Anyone familiar with Bad Suns will probably know—or can admit—that they don’t make very purposeful or impactful music. That’s far from a unique trait within indie-pop-rock (just imagine how better the world would be if it was), but it’s probably their defining one, to where it comes as little surprise to see them embarking on their ‘80s pastiche pivot a good few years after that ship has sailed. To be fair, Apocalypse Whenever’s endeavours are more built around Bad Suns’ existing framework than over it; the power-pop vibe has been augmented rather than replaced, as the guitars and bass are thinned out and paired with synths, though not in an obtrusive way. It’s more akin to Bleachers’ approach to wringing out nostalgia, particularly when the swelled, big-hearted barrelling is at its fever pitch on Life Was Easier When I Only Cared About Me. It gets Bad Suns probably the closest to being fully memorable that they’ve ever been despite the utter lack of innovation, when songs like Baby Blue Shades and Peachy are supremely catchy enough to rise above their own derivative shackles. Generally, it comes down to how well Bad Suns can work will the elements that have effectively been handed down to them wholesale; Christo Bowman’s mewling on the title track and the locked-in-place guitar hyperactivity of Heaven Is A Place In My Head represent the less-appealing carry-overs from their source, but on the other hand, the saxophone break on Silently Screaming is so predictable, and yet the sort of decision that’s always hard not to crack a smile at. At the same time, Apocalypse Whenever is still coloured by the same shades of ephemerality that Bad Suns have painted with their entire career. Part of that comes from having their ‘80s throwback so far removed from the trend (a decision they probably thought would be more auspicious than it actually is), but the same narrow spectrum of indie-rock production tactics and writing styles aren’t making this leap off the page any more. It slots in Bad Suns’ catalogue more easily than they probably anticipated, regardless of the few extra drops of personality now in the mix. It’s a case where Bad Suns’ uniform serviceability is both a help and a hindrance, but to be charitable to a band who’ve never seemed to get all that close to a big break, it can curve more towards the former. It’s likable, if unremarkable fare, and on that front, business as usual. • LN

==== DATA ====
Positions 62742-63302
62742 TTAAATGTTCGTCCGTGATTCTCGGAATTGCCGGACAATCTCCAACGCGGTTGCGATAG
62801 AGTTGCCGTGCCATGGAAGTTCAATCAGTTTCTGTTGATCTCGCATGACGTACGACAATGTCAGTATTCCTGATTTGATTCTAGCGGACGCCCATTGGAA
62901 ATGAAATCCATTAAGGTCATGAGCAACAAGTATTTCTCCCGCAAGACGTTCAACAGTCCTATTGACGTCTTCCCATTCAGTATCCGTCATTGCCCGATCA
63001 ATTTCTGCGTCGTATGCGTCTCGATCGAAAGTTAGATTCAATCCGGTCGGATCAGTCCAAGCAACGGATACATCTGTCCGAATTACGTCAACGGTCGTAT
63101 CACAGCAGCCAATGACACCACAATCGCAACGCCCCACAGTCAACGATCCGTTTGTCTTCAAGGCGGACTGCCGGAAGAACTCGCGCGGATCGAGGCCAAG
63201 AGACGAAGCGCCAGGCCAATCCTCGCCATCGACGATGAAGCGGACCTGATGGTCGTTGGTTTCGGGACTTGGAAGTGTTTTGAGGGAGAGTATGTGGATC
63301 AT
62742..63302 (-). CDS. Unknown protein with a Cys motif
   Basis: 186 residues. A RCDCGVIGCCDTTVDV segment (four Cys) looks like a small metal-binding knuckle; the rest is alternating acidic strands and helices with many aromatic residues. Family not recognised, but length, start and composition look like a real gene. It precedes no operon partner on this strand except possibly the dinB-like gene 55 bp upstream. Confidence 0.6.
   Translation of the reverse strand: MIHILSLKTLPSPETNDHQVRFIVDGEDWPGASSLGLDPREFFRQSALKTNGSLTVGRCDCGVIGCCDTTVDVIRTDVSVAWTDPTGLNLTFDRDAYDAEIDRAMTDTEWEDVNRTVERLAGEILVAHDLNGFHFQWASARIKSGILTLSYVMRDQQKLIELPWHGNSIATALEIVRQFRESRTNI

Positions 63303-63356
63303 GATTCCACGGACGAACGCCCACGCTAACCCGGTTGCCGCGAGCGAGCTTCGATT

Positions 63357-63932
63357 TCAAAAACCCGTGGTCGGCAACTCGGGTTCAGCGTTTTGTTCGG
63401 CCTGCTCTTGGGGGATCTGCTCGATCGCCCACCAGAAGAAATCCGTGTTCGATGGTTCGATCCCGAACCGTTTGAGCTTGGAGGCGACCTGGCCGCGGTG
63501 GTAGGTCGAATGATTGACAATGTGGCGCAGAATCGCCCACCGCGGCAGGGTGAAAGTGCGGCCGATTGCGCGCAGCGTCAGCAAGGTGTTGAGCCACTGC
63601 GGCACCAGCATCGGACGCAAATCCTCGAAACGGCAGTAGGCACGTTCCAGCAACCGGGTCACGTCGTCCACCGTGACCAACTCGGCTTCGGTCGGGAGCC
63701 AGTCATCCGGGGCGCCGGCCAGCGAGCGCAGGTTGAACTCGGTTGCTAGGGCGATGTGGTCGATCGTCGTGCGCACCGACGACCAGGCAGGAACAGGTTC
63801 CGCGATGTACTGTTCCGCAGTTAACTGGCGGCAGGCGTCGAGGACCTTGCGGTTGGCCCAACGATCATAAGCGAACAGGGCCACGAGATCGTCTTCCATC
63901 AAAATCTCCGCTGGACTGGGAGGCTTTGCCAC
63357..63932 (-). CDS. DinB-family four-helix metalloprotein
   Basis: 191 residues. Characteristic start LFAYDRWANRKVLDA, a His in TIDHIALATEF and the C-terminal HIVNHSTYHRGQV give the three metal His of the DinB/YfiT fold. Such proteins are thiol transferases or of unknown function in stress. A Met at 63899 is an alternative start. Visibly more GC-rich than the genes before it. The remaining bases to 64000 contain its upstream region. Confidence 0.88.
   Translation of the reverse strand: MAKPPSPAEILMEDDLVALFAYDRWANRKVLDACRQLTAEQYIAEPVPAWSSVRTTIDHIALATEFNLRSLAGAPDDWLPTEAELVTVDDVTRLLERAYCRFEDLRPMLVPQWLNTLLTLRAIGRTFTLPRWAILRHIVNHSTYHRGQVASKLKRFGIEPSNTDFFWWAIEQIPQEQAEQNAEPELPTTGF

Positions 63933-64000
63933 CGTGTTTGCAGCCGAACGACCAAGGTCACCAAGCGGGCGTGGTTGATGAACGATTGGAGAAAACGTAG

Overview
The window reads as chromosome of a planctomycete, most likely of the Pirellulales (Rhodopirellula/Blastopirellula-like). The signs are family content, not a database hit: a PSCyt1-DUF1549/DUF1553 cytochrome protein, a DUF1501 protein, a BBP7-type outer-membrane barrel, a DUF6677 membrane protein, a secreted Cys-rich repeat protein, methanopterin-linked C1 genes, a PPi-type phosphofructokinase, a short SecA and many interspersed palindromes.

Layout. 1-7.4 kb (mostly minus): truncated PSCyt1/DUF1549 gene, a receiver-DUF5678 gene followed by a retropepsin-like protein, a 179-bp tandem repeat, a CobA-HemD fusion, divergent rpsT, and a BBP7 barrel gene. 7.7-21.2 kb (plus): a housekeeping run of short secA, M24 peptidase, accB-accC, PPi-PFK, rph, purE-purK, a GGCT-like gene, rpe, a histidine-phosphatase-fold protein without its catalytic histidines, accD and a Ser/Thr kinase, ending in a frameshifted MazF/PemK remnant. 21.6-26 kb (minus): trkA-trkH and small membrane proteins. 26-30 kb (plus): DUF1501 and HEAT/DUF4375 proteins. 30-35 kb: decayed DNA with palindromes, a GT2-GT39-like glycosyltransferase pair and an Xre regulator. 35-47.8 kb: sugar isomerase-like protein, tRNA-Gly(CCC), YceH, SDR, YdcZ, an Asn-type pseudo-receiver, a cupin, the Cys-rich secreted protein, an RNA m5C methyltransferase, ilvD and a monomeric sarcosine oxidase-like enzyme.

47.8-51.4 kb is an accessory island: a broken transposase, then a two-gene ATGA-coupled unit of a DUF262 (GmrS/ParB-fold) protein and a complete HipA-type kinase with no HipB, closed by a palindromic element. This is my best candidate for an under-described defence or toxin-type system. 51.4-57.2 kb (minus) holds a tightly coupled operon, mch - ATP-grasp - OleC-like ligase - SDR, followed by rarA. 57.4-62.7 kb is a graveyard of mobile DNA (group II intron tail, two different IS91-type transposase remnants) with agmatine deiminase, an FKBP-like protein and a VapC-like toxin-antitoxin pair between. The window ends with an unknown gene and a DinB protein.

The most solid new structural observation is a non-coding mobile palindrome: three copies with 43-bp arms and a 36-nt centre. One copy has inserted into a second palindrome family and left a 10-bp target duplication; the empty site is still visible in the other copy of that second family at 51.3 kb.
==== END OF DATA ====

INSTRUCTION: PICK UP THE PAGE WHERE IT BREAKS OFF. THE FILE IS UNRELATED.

For fans of: Bleachers, Walk The Moon, Vinyl Theatre
‘Apocalypse Whenever’ by Bad Suns is released on 28th January on Epitaph Records.
The metalcore scene is seeing a wealth of high-quality releases currently being unleashed. Australian outfit Pridelands is no exception with their debut album Light Bends. Releasing music since 2015, the metalcore act have been steadily growing and the new album is certain to take their career up a gear. Opening the album with I Reach Into Your Heart, atmospheric synths and serene clean vocals deliver a sense of anticipation which slowly builds to a dramatic climax. Erupting into the powerful combination of heavy synths and metal instrumentation, the sound is turned up a notch with a burst of raw intensity added to the sound from the lead vocals. Light Bends is a demonstration of creative composition with each track bringing something different. Ranging from the eerie, dark sound of Parallel Lines through to The Lake Of Twisted Limbs with its stunning anthemic chorus contrasted with gentle piano-led, ambient verses. The album aptly reflects the moods and lyrics that produce a genuine connection with the music. Pridelands have been inventive playing with their textures; the sheer power of Heavy Tongue is constructed from full sounding guitars, playing with dynamics and melodies. The Sun Will Find Us draws Light Bends to an epic conclusion. Pridelands have taken their music to the next level, clearly pushing their own boundaries and carving out a distinctive sound in the metalcore arena. From beginning to end the album surprises with unexpected twists and turns. It’s definitely one of those records that deserves a few listens to be fully appreciated. • HR
For fans of: Make Them Suffer, Spiritbox, Polaris
‘Light Bends’ by Pridelands is out now on Sharptone Records.